Hirtle explores modeling in the “Handbook of Spatial Cognition”
Stephen Hirtle, Professor at the iSchool, authored a chapter in the recently-published “Handbook of Spatial Cognition” (American Psychological Association, 2013). The volume provides an introduction to spatial cognition, a branch of cognitive psychology that explores how people gain and use knowledge about their environment to identify where they are, to locate resources, and to determine how to reach a specific location. Spatial Cognition touches on many disciplines and areas of inquiry including neuroscience, psychology, computer science, geography, sociology, architecture, anthropology, philosophy and information sciences.
Dr. Hirtle’s work looks at the building of computational models in spatial cognition to support the understanding of cognitive mechanisms, defining parameters, and testing empirical results. He provides an overview of the development of such models and the nature of modeling. He then details the diversity of approaches to modeling spatial cognition: qualitative modeling, synergistic models, robotic models, symbolic models, topological models, space syntax models and geographic models. At the end of the chapter, Hirtle offers a list of suggested readings to enhance one’s knowledge and understanding of spatial cognition modeling.
The “Handbook of Spatial Cognition” also includes chapters on the neuroscientific dimensions of spatial cognition, the online and offline systems needed to acquire and store spatial information, and the interpersonal dimensions of spatial cognition. The other contributing authors include researchers in psychology, education, biological sciences, computational neuroscience and robotics, and geography. It has been structured to serve as a text in advanced undergraduate and introductory graduate courses in the subject area; published by the American Psychological Association, the volume was edited by David Waller (Associate Professor of Psychology at Miami University, Ohio) and Lynn Nadel (the Regents Professor of Psychology and director of the Cognition and Neural Systems Program at the University of Arizona).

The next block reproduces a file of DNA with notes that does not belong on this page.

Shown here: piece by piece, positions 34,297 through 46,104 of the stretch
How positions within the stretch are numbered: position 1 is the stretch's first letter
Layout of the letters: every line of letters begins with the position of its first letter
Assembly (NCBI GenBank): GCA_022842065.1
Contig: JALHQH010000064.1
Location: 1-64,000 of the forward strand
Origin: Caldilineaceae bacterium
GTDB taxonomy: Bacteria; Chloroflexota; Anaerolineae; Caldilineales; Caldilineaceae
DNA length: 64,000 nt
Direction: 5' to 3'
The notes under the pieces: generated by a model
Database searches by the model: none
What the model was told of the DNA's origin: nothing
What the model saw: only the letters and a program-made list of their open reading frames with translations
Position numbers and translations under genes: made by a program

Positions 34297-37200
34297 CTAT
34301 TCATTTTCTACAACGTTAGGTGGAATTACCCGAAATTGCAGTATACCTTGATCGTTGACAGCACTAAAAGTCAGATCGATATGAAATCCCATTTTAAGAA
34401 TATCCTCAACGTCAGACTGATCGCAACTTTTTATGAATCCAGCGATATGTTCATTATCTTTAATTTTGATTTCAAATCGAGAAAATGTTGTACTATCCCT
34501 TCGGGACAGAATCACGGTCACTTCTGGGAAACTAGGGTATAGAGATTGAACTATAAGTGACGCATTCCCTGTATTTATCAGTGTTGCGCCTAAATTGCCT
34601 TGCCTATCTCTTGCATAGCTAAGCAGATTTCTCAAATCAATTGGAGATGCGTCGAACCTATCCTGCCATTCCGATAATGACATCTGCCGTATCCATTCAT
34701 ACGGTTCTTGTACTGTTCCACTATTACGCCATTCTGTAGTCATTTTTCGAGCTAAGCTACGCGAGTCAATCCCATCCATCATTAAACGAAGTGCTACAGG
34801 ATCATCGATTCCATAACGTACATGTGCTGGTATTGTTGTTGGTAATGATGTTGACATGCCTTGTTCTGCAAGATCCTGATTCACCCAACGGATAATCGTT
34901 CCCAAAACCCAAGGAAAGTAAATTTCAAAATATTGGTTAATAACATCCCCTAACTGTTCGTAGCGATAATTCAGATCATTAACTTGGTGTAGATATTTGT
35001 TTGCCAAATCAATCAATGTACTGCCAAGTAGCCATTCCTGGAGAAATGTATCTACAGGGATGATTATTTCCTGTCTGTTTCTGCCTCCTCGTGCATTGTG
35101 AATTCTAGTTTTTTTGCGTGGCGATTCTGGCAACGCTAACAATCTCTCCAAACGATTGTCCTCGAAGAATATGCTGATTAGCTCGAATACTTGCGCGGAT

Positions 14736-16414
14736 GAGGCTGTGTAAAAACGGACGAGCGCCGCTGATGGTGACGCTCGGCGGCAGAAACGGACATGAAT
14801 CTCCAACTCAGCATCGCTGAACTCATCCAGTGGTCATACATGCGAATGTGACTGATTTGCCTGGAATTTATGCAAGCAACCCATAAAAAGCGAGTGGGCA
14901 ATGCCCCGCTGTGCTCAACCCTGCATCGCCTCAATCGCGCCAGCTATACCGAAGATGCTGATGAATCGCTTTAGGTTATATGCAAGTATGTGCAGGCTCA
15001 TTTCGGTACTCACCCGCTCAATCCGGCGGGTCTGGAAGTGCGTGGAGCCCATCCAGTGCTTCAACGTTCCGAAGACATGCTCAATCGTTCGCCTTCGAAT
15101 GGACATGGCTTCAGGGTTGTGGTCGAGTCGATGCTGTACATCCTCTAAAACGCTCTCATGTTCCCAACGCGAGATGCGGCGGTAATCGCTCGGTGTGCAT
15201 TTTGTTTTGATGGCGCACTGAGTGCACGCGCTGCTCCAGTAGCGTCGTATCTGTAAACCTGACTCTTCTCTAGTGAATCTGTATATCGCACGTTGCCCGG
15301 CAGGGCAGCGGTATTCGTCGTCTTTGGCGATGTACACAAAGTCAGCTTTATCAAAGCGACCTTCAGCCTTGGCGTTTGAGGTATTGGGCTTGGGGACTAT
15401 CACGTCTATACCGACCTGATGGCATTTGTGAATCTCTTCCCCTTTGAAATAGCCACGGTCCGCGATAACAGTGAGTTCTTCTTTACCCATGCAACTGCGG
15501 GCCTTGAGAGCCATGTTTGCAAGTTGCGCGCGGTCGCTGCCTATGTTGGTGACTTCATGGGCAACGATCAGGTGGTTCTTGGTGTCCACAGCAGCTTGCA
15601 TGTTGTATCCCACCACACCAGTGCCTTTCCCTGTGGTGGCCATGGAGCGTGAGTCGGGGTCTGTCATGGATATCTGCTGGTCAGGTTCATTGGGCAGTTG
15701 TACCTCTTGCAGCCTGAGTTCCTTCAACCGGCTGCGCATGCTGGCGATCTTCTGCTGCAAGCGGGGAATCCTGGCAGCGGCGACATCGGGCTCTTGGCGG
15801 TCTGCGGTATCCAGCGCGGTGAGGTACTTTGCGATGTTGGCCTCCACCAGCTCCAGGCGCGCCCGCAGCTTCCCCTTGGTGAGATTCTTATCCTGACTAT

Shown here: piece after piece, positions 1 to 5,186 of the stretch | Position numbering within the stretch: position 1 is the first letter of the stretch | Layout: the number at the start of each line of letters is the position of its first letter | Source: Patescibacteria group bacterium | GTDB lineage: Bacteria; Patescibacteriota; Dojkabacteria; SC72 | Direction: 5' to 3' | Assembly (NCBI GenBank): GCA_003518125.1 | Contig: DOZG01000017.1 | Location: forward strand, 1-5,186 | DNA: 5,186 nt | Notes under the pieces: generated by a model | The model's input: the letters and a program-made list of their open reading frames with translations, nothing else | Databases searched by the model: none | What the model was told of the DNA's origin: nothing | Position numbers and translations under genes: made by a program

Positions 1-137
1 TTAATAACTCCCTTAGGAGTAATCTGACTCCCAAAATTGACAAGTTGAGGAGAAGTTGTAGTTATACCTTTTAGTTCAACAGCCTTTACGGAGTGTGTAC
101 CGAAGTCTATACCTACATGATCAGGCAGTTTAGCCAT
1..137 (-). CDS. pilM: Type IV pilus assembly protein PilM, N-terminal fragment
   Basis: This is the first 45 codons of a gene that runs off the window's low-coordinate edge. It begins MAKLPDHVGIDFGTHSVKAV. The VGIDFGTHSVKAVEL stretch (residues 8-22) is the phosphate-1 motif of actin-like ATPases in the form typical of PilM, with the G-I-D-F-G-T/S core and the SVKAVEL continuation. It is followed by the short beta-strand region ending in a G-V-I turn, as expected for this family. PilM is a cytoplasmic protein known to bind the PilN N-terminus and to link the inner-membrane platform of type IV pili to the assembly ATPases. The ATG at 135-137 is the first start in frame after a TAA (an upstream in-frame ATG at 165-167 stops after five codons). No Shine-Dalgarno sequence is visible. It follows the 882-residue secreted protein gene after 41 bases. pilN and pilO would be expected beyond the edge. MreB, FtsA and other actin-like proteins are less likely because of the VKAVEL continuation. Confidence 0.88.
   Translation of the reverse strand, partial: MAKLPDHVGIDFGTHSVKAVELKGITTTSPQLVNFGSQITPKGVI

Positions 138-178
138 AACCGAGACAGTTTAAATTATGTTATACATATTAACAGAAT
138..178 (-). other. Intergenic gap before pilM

Dr. Stephen C. Hirtle is Professor in School of Information Sciences at the University of Pittsburgh, with joint appointments in the Department of Psychology and Intelligent Systems Program. He directs the Spatial Information Research Group at the University of Pittsburgh, which conducts research on the structure of cognitive maps, navigation in real and virtual spaces, and computational models for spatial cognition. He was the founding co-editor of Spatial Cognition and Computation, past-president of the Classification Society of North America and Book Review Editor of the Journal of Classification. He has had visiting appointments in Geoinformatics at the University of Augsburg in Germany, Geoinformation at the Technical University of Vienna in Austria, the Computer Science Department at Molde College in Norway, and the Artificial Intelligence Research Group at the Auckland University of Technology in New Zealand. His research interests include spatial information theory, cognitive science, geographic information systems, information visualization, and data mining. He has also served on numerous reviews panels for the National Science Foundation and the National Institutes of Health.